Cyclist killed in collision named

04:55, Jan 08 2014

The cyclist killed in a collision with a truck in central Auckland has been named as John Tangiia.

Tangiia, a 37-year-old Auckland man, collided with a truck pulling a container through the Parnell Rise and Stanley St intersection, near the CBD yesterday.

His daughter Keysha Tangiia said her father would "remain in my heart for enternity", in a posting on her Facebook page.

"I guess god needed another angel ...  RestInParadise Dad," she wrote.

Tangiia's death has caused outrage over continued inaction on cycle routes.

The truck driver, who police say had a green light, was unaware he had hit the cyclist who was dragged under the truck and died at the scene.


Cycle Action Auckland (CAA) said it was not the first fatality in the area, which links the container port to Auckland's busy Southern Motorway.

Authorities needed to do "a lot more" to prevent these kinds of accidents", the group said.

Two years ago another cyclist was killed in the area.

"Since then, we have seen numerous intersection improvement plans being discussed back and forth by the two authorities responsible for these roads," CAA says on its website.

"We keep hearing that cycle facilities will be built 'soon', or 'this summer' (the latest undefined date) but things get pushed back and nothing happens.

"We used to say 'somebody has to be killed for something to happen' - do we have to change that to 'somebody has to be killed for people to notice that nothing happens'."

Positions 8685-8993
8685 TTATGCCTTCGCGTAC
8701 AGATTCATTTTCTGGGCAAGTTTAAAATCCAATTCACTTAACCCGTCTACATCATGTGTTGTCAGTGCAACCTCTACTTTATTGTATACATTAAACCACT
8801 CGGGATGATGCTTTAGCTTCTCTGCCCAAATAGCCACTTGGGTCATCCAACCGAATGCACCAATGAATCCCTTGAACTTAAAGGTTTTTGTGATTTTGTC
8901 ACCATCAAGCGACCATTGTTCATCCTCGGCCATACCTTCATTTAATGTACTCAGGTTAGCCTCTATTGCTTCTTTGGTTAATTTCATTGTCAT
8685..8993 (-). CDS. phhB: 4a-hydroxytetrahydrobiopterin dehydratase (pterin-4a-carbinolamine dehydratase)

CCA said Auckland Transport and the NZ Transport Agency had several months ago completed a report on cycling and walking improvements for Stanley St and The Strand.

"While the proposed changes in the report would have our full support, we have heard through the grapevine that many of the changes would meet strong resistance from those worried it might impact on vehicle traffic," it said.

Cycle death rates in New Zealand are several times those of Europe.

Entrepreneur Lance Wiggs blogged on yesterday's crash, which he arrived at soon after it happened.

"The sight of a person lying motionless in the street with mangled bicycle in the background is chilling enough," he wrote.

"The sounds of grief-stricken people comforting each other, the shock on the face of the woman in the car stuck in full view of the scene, the general feeling of despair - these things are not easy to portray.

"For the family and friends of the deceased - utter devastation.

"For the witnesses who saw the event happen, that event will replay for years.

"For the police, ambulance and other emergency staff - another brutally tough day. I don't know how they cope."

The accident was entirely preventable and such accidents could be eliminated, Wiggs wrote.

But in New Zealand they would not be "and we should all be very angry and upset about this".

Improvements needed to be made to physically separate trucks and cars from cyclists and cyclists from pedestrians, through a system of bike and pedestrian paths that crisscrossed cities and formed commuter routes, Wiggs said.

"It means investing serious dollars into this human-scale infrastructure, and rather happily this also creates a lot more jobs per dollar than truck-scale infrastructure," he said.

In an election year it was time for parties and candidates to take a tough stand.

"Cycling and work safety are not green, red, blue or other party-affiliated issues, but ones that offer benefits across the board.

"Too many people are dead and I think we would all like to see a genuine sense of urgency before more people die."